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Musings from EULAR 2016: What Will (or Might) and What Will Not Change my Practice

Dr. Janet Pope  Featured
June 11 2016 4:43 PM ET via RheumReports RheumReports

What will (or might) change my practice:

  • I really may consider a COBRA type approach to treatment in ERA – that is to say, I will likely keep my practice of triple therapy but consider a high-dose, front end load of steroids (many COBRA strategies presented at this meeting – #OP0262, #THU0104)

  • I may use more subcutaneous methotrexate since in the CATCH cohort it seemed to reduce the need for subsequent treatment with advanced therapeutics and prolong the time to obtaining a biologic (Gottheil S, #OP0179).

  • I can now tell patients that cold (and dampness) can make their RA feel worse (Mandl P et al. #FRI0092).

What I am not sure of for practice:

  • I don't know the best initial treatment in ERA so despite the new EULAR guidelines presented on Saturday and the ACR 2015 guidelines that both suggest initiation of monotherapy with methotrexate, I still tend to prefer combination treatment at onset due to RCTs showing a better response of combinations vs. MTX monotherapy.

  • There was a session on reporting and interpreting patient reported outcomes (Friday) and although I often have my assessment of disease activity 'trump' what the patient tells me if there is discordance (i.e. misattribution of disease activity from the patient's perspective) but in general if the patient has poor patient-reported outcomes, they don't do well overall so treating the comorbidities that affect PROs and educating the patient about attribution may help converge global assessments over time. However, I think I do this (somewhat) currently.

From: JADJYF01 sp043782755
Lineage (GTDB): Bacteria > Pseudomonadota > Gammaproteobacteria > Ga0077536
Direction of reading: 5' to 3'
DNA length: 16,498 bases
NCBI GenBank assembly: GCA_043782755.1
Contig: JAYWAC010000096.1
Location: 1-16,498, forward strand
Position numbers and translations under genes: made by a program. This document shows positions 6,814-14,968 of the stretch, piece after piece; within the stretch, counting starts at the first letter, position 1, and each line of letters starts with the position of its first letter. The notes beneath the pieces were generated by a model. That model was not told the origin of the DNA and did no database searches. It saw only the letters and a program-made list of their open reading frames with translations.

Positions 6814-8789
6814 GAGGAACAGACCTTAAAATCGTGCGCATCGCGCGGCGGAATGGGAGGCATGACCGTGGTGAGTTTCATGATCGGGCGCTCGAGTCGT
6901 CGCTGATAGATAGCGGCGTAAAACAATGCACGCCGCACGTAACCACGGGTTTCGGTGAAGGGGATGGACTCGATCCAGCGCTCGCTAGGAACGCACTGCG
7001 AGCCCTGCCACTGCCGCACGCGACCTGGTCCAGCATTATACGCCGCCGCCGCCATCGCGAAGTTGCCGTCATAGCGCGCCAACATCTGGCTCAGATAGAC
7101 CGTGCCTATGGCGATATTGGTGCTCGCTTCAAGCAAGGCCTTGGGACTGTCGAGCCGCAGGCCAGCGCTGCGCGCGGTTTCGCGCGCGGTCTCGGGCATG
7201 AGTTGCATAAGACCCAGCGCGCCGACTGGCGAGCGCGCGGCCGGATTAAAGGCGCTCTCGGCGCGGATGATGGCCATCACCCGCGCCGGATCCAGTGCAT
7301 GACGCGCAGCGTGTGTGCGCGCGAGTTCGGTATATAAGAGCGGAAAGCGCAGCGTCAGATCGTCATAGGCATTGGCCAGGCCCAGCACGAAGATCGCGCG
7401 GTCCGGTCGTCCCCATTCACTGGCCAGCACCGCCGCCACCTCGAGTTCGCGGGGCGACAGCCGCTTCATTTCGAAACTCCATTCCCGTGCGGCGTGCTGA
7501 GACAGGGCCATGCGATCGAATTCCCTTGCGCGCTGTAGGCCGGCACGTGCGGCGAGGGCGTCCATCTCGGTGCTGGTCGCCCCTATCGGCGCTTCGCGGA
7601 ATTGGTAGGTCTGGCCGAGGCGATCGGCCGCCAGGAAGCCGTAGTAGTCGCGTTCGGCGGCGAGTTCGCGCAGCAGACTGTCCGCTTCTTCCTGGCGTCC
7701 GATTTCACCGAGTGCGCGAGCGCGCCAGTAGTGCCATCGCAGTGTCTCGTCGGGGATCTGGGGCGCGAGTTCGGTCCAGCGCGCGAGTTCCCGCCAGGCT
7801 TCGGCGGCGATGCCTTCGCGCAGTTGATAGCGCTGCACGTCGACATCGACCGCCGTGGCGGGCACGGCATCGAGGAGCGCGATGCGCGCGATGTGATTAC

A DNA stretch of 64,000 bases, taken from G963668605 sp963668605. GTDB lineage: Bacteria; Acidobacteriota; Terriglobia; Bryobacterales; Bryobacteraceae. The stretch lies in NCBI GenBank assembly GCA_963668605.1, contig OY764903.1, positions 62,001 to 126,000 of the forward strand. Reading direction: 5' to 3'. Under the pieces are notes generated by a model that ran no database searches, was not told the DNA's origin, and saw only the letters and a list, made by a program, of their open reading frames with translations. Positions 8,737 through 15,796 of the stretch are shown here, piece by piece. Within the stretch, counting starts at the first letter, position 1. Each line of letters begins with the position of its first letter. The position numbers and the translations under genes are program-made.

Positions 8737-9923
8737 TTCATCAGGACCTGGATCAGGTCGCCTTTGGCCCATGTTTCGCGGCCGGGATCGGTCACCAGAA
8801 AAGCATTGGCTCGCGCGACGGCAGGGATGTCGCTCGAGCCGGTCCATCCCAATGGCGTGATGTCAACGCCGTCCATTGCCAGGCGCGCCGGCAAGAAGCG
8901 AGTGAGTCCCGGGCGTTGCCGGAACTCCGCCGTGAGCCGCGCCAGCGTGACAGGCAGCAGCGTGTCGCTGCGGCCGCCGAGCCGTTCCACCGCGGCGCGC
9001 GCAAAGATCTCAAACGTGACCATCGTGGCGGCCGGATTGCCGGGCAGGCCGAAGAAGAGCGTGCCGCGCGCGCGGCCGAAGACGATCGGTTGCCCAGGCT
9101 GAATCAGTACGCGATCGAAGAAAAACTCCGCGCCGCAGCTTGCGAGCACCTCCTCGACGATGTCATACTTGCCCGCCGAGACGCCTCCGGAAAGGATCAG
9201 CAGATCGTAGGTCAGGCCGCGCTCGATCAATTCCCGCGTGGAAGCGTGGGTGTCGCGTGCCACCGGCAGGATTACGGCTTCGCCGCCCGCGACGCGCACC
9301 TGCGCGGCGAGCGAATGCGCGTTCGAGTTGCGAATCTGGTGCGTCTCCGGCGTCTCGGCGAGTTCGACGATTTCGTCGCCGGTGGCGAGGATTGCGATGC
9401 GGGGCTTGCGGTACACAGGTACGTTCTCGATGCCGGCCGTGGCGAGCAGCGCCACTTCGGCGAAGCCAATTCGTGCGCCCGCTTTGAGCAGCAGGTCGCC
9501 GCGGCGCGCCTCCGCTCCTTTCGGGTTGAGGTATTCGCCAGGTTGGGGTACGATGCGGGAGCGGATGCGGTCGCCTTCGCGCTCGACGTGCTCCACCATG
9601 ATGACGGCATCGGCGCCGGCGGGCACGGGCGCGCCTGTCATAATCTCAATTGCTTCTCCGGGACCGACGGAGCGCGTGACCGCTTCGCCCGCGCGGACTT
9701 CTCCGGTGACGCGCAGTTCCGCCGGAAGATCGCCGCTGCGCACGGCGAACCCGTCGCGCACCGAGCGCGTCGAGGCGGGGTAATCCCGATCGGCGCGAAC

What won't change my practice:

  • I will continue to recommend HZ vaccination to patients who meet the indications for vaccination. Steroids are the biggest risk factor in our inflammatory / autoimmune patients (as seen in Rhumadata, Haroui B et al. EULAR 2016, #FRI0120).

  • I will continue to be skeptical about the added benefit of ultrasound for routine use in RA (negative study from ERA RCT [Haaversham, ARCTIC], another negative study (#OP0181 POET US) and one with borderline results (#000124 Glimm).

  • I will continue to use more options (i.e. new mechanisms of action) for my patients with RA who aren't doing well on current treatment (lots of abstracts on JAK inhibitors and other MOAs).

  • I will continue to pay attention to cost of treatment preferring less expensive treatment strategies where possible (see data on Improved – aiming for deep remission, intervening with steroids for patients to get out of a flare, using biosimilars when considering biologic initiation, etc). Cost of strategies was presented where COBRA-light costs less in the CARERA study (De Cock D). So specific intial strategies in ERA have a long-lasting cost benefit.

  • Treatment with biologics by ACPA status. I am not convinced that I should preferentially choose an advanced therapy post traditional DMARDs by ACPA status despite data suggesting that abatacept has a better response than TNFi treatment in RA if ACPA is positive. I will not repeat ACPA to see pre-prescribing what the status currently is. I think further data are needed (Harrold LR et al. EULAR 2016, #FRI0205).

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About the Author

Dr. Janet Pope
Dr. Janet Pope

Dr. Janet Pope is Professor of Medicine at Western University and Division Head of Rheumatology. Dr. Pope's research interests include epidemiologic studies in scleroderma, classification criteria in systemic sclerosis, systemic lupus erythematosus and rheumatoid arthritis.

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